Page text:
Structured prediction

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Structured prediction or structured (output) learning is an umbrella term for supervised machine learning techniques that involves predicting structured objects, rather than scalar discrete or real values.[1]

For example, the problem of translating a natural language sentence into a syntactic representation such as a parse tree can be seen as a structured prediction problem in which the structured output domain is the set of all possible parse trees.

Probabilistic graphical models form a large class of structured prediction models. In particular, Bayesian networks and random fields are popularly used to solve structured prediction problems in a wide variety of application domains including bioinformatics, natural language processing, speech recognition, and computer vision. Other algorithms and models for structured prediction include inductive logic programming, case-based reasoning, structured SVMs, Markov logic networks and constrained conditional models.

Similar to commonly used supervised learning techniques, structured prediction models are typically trained by means of observed data in which the true prediction value is used to adjust model parameters. Due to the complexity of the model and the interrelations of predicted variables the process of prediction using a trained model and of training itself is often computationally infeasible and approximate inference and learning methods are used.

Example: sequence tagging[edit]

Sequence tagging is a class of problems prevalent in natural language processing, where input data are often sequences (e.g. sentences of text). The sequence tagging problem appears in several guises, e.g. part-of-speech tagging and named entity recognition. In POS tagging, for example, each word in a sequence must receive a "tag" (class label) that expresses its "type" of word:

This DT
is VBZ
a DT
tagged JJ
sentence NN
. .

The main challenge of this problem is to resolve ambiguity: the word "sentence" can also be a verb in English, and so can "tagged".

While this problem can be solved by simply performing classification of individual tokens, that approach does not take into account the empirical fact that tags do not occur independently; instead, each tag displays a strong conditional dependence on the tag of the previous word. This fact can be exploited in a sequence model such as a hidden Markov model or conditional random field[2] that predicts the entire tag sequence for a sentence, rather than just individual tags, by means of the Viterbi algorithm.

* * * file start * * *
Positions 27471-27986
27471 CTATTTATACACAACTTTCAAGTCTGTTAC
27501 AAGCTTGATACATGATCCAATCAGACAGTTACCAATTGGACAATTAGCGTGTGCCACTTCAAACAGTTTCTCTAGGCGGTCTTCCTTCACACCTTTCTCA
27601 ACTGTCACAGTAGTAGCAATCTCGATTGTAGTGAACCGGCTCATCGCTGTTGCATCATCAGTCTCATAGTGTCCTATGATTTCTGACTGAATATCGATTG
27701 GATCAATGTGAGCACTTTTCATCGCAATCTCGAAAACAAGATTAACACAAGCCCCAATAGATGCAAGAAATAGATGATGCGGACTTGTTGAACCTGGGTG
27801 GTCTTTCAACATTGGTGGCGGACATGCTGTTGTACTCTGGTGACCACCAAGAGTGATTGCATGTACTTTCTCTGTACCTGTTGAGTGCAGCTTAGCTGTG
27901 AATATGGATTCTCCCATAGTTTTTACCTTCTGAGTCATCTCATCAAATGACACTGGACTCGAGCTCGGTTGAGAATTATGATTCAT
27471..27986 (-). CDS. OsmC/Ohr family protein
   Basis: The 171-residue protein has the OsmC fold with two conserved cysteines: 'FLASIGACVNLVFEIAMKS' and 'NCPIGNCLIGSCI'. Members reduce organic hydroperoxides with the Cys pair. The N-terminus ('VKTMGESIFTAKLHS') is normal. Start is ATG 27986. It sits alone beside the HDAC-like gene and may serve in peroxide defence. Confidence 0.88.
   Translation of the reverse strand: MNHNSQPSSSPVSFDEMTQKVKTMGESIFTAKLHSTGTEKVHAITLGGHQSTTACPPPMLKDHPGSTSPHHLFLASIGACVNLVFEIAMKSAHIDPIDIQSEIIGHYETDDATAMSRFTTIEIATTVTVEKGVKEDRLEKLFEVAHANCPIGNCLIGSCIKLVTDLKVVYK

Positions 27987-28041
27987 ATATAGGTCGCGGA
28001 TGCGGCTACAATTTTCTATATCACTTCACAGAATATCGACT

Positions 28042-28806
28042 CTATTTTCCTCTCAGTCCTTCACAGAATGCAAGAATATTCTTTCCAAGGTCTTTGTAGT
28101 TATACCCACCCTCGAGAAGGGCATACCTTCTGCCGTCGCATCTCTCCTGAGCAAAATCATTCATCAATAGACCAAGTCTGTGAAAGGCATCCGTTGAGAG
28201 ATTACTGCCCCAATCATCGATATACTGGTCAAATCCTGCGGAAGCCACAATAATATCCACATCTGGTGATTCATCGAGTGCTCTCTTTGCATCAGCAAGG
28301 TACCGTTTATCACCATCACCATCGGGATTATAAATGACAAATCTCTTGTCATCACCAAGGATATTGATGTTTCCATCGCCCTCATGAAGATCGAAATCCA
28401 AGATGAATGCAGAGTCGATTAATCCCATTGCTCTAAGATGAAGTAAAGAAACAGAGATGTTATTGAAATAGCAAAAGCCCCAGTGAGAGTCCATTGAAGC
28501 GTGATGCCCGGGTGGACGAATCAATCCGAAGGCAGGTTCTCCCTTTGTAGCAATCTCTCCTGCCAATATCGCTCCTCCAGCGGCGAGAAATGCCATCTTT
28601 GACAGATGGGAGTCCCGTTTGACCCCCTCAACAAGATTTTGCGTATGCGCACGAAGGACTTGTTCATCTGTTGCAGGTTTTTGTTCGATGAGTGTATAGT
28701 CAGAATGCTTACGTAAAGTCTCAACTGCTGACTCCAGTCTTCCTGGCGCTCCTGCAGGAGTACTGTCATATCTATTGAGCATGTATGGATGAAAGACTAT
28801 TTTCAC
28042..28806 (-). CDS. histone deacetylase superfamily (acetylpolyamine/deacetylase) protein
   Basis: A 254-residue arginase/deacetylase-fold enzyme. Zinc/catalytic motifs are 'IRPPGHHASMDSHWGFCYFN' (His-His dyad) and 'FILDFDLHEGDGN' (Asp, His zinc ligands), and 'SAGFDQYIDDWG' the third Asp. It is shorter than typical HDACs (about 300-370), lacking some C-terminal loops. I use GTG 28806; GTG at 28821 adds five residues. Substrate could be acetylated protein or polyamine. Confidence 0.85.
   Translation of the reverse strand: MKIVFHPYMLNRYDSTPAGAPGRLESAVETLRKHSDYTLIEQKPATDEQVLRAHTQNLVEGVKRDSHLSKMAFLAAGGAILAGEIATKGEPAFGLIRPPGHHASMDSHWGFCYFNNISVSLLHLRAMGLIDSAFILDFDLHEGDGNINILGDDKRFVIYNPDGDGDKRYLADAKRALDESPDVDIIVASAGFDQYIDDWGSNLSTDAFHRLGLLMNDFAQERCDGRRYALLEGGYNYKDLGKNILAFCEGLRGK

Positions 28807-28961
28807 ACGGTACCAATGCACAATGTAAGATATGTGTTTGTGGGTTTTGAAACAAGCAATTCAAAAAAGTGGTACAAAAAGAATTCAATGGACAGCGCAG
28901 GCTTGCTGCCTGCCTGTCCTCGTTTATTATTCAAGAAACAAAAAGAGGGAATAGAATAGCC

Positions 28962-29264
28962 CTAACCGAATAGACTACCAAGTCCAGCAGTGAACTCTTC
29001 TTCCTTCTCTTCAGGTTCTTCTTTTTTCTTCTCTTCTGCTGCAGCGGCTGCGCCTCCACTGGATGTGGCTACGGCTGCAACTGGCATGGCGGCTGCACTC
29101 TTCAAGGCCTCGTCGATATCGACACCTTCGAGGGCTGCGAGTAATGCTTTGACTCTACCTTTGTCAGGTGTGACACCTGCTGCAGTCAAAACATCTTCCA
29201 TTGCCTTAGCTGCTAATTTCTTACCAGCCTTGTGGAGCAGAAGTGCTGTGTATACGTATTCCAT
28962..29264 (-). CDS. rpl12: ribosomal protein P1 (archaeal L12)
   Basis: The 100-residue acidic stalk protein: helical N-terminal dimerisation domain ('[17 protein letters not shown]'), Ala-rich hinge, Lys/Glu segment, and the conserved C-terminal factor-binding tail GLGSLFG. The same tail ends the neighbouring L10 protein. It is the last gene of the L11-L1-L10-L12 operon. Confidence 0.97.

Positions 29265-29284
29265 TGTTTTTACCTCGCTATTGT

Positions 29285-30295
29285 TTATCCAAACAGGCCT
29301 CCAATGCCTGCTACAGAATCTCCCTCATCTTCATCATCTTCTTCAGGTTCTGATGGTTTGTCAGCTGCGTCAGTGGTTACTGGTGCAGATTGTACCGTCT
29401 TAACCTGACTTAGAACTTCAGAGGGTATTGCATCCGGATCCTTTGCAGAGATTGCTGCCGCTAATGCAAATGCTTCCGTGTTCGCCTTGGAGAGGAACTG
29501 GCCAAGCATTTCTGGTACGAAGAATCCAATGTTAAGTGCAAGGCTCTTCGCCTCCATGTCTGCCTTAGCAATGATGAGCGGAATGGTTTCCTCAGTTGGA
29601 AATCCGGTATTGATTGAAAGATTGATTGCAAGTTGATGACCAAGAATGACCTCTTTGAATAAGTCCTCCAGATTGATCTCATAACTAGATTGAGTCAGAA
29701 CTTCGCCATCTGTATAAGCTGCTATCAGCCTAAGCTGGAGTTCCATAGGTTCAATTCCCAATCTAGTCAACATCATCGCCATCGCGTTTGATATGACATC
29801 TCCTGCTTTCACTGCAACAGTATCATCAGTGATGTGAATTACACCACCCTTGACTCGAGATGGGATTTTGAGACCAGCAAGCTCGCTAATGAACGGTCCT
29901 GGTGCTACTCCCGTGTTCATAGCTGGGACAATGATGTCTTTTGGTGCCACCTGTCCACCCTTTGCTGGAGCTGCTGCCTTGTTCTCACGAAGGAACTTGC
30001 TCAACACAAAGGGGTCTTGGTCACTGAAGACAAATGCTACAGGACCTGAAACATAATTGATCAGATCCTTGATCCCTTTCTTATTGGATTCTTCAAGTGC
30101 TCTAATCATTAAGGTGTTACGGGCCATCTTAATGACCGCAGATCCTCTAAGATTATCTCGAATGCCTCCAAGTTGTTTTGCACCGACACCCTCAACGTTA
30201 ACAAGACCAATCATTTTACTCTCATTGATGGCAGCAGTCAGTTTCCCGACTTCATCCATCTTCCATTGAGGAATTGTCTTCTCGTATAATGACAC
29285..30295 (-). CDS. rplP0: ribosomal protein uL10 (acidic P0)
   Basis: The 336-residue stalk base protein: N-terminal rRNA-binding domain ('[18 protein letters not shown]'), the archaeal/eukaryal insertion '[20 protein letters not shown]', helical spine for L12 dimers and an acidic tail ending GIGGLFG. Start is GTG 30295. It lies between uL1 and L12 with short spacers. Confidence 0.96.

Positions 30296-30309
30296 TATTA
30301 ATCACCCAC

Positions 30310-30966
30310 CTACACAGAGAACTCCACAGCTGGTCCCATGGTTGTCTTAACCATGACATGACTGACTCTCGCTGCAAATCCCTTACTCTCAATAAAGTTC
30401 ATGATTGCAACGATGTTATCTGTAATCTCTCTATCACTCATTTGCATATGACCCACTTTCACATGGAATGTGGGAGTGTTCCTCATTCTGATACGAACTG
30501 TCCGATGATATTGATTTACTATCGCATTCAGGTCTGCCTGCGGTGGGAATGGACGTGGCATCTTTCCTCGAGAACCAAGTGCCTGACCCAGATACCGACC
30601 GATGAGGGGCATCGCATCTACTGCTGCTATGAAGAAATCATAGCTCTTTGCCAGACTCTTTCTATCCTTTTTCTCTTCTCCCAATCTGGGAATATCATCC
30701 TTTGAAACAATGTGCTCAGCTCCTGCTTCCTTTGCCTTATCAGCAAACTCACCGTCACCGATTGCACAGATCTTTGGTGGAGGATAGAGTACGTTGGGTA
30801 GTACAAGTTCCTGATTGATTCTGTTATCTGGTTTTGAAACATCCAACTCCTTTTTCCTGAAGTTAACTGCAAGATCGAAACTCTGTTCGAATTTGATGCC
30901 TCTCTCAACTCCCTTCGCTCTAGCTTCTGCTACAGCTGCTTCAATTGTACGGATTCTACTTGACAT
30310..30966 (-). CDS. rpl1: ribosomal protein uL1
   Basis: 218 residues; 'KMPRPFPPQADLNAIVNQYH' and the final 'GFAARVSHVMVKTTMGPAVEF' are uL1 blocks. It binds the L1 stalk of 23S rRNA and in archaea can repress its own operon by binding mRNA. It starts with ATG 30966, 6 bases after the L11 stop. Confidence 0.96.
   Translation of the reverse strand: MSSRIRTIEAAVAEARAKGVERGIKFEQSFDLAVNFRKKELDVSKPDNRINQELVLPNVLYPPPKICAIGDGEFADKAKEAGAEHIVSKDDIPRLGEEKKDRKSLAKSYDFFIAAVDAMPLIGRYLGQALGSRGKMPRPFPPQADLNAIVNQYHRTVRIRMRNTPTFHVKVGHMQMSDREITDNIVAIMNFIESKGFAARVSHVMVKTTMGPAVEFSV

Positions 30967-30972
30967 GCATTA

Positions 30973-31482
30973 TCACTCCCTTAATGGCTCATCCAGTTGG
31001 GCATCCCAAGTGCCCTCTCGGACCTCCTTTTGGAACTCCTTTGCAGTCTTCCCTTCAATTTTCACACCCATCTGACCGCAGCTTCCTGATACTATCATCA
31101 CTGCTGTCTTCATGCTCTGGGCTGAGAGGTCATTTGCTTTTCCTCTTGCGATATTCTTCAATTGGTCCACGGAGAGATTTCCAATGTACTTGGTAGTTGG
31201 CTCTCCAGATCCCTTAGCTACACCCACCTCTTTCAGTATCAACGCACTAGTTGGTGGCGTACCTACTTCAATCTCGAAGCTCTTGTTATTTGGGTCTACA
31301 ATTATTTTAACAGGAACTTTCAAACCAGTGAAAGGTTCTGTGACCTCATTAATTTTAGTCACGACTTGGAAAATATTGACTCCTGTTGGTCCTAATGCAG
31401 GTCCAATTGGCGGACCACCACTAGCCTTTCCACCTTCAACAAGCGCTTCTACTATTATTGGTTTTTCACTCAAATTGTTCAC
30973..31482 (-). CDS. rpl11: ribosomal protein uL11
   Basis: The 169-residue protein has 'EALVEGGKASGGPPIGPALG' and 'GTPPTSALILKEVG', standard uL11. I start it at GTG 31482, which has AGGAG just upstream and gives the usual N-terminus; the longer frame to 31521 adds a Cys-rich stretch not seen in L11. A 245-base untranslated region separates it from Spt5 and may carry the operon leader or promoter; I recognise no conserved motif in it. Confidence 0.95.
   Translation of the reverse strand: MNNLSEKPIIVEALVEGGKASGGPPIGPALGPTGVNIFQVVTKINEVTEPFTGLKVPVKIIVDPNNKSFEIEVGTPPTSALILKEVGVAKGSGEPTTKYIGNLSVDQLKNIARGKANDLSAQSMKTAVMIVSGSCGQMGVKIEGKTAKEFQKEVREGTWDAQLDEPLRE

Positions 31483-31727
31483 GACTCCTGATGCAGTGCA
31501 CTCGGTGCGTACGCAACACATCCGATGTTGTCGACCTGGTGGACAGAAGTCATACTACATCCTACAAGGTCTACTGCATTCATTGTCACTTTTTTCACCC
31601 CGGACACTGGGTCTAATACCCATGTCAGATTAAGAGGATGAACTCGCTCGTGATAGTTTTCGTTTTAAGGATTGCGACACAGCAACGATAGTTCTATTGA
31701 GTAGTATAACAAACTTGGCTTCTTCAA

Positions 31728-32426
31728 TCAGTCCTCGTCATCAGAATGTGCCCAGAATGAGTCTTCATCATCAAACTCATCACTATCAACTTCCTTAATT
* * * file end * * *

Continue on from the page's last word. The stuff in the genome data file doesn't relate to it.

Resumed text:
Structured perceptron[edit]

One of the easiest ways to understand algorithms for general structured prediction is the structured perceptron of Collins.[3] This algorithm combines the perceptron algorithm for learning linear classifiers with an inference algorithm (classically the Viterbi algorithm when used on sequence data) and can be described abstractly as follows. First define a "joint feature function" Φ(x, y) that maps a training sample x and a candidate prediction y to a vector of length n (x and y may have any structure; n is problem-dependent, but must be fixed for each model). Let GEN be a function that generates candidate predictions. Then:

Let w be a weight vector of length n
For a pre-determined number of iterations:
For each sample x in the training set with true output t:
Make a prediction ŷ = arg max {y ∈ GEN(x)} (w Φ(x, y))
Update w , from ŷ to t: w=w+c(-Φ(x, ŷ)+ Φ(x, t)), c is learning rate

In practice, finding the argmax over GEN(x) will be done using an algorithm such as Viterbi or an algorithm such as max-sum, rather than an exhaustive search through an exponentially large set of candidates.

The idea of learning is similar to multiclass perceptron.

See also[edit]


  1. ^ Gökhan BakIr, Ben Taskar, Thomas Hofmann, Bernhard Schölkopf, Alex Smola and SVN Vishwanathan (2007), Predicting Structured Data, MIT Press.
  2. ^ Lafferty, J., McCallum, A., Pereira, F. (2001). "Conditional random fields: Probabilistic models for segmenting and labeling sequence data" (PDF). Proc. 18th International Conf. on Machine Learning. pp. 282–289. 
  3. ^ Collins, Michael (2002). Discriminative training methods for hidden Markov models: Theory and experiments with perceptron algorithms (PDF). Proc. EMNLP. 10. 

External links[edit]